A new system has been patented that can preheat water for baths and showers, as well as radiators while generating electricity. More than 50% of domestic energy use within the UK is heating water.
The system will utilize heat pipes which are superconductors of heat energy. These heat pipes can be found in devices from PCs all the way up to the International Space Station, where they prevent melting, from the heat of the sun, on one side and the other side from freezing in the vacuum of space.
Brunel’s Institute of Energy Futures, Dr. Hussam Jouhara explains, “As a professional engineer with a long-term research interest in heat pipes I could see many advantages in applying this technology to a renewable energy system.” He continues with, “Until now there was no system which fully addressed all the technical and practical issues that face making an entire building’s roof a solar-powered generator of both heat energy and electrical energy.”
Dr. Jouhara sees heat pipes as an obvious solution to issue that solar cells have when generating electricity.
“PV panels have an inherent challenge to the engineer,” he said. “The more intense the sunlight the more electricity the cells will produce, but only a fraction of the sun’s energy can be turned into electricity.
“So the sunnier it is the more of that unusable energy hits the cell which, in turn, heats it up. As PV cells heat up their electrical generation ability is degraded. Heat pipes, in this case, constructed in flat panels 4m x 400mm, will whisk that away to heat domestic hot water.”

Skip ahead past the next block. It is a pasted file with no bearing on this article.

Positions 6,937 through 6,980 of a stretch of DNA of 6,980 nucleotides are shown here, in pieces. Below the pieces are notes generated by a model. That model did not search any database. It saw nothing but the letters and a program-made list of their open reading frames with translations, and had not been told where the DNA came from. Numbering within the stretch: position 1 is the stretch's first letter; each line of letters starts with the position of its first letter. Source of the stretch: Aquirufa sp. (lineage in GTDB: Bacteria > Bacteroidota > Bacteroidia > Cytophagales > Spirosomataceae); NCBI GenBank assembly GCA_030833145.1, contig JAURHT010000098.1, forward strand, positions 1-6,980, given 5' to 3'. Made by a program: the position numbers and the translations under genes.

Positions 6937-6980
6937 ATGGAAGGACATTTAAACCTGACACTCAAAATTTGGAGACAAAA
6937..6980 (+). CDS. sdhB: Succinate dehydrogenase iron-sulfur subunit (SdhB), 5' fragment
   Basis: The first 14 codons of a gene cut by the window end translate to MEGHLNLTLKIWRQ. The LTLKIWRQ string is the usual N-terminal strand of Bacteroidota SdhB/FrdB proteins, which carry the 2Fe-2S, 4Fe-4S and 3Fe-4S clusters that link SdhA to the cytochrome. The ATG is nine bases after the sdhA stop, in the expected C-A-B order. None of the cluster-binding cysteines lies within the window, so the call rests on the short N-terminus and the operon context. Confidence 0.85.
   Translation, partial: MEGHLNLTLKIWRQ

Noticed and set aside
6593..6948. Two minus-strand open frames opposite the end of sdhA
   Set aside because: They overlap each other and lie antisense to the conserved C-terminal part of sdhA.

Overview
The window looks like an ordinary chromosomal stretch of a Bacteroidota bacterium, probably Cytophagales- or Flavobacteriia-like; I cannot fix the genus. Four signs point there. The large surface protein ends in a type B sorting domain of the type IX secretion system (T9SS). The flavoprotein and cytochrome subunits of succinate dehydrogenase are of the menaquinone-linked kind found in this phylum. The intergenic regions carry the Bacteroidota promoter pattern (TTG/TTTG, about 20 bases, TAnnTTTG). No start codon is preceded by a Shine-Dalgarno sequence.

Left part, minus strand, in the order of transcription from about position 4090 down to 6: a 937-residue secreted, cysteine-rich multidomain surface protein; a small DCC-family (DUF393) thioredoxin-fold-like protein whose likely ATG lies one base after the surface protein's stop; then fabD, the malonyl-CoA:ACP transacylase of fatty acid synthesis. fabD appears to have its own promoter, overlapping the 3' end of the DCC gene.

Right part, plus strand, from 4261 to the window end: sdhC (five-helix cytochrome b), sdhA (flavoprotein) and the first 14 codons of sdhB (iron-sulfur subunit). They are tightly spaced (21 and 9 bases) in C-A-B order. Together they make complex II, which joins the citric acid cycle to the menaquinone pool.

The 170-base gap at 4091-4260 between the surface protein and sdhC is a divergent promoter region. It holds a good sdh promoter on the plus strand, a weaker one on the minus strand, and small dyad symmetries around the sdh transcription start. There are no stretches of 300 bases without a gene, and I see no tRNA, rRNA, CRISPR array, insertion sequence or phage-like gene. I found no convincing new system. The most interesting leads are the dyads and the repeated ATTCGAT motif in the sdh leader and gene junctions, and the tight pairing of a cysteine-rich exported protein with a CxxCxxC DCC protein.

PV cells that were cooled by Dr. Jouhara’s methods were able to outperform identical panels by up to 15%. They were also almost able to harness the full spectrum of energy the sun produces.
The installation of solar panels on conventional roofing has faced many difficulties, but the new system will address many of these problems.
“What was needed was an engineered, systems approach,” said Dr. Jouhara. “Our solar panels are PV coated for the most southerly facing aspect of the roof and are designed to clip together as a weather-tight roof as simply as clicking together laminate flooring.
“When we constructed our test roof using standard “off-the-shelf” roof trusses, tradesmen were able to quickly and easily screw together the panels with no extra guidance than a simple set of written instructions.
“The heat pipe technology also turns the biggest downside of integrating solar panels into conventional roofs into a positive.
“Currently the panels would get hottest in the summer and roofs need to be designed to dissipate that heat. Simply insulating the house below is not a good solution as that simply traps it driving up the PV panel temperature and further lowering its performance. With our system, there is no waste heat.”
The solar roof is in extensive trials at the Building Research Establishment (BRE) located in Watford. A prototype is currently powering a 3 bedroom detached house that is standard in the UK.
The research has already found an unexpected event, “Our flat heat pipes are so efficient that they can actually capture the energy from early morning dew evaporating off the trial roof,” Dr. Jouhara added.
Credit: Image courtesy of Brunel University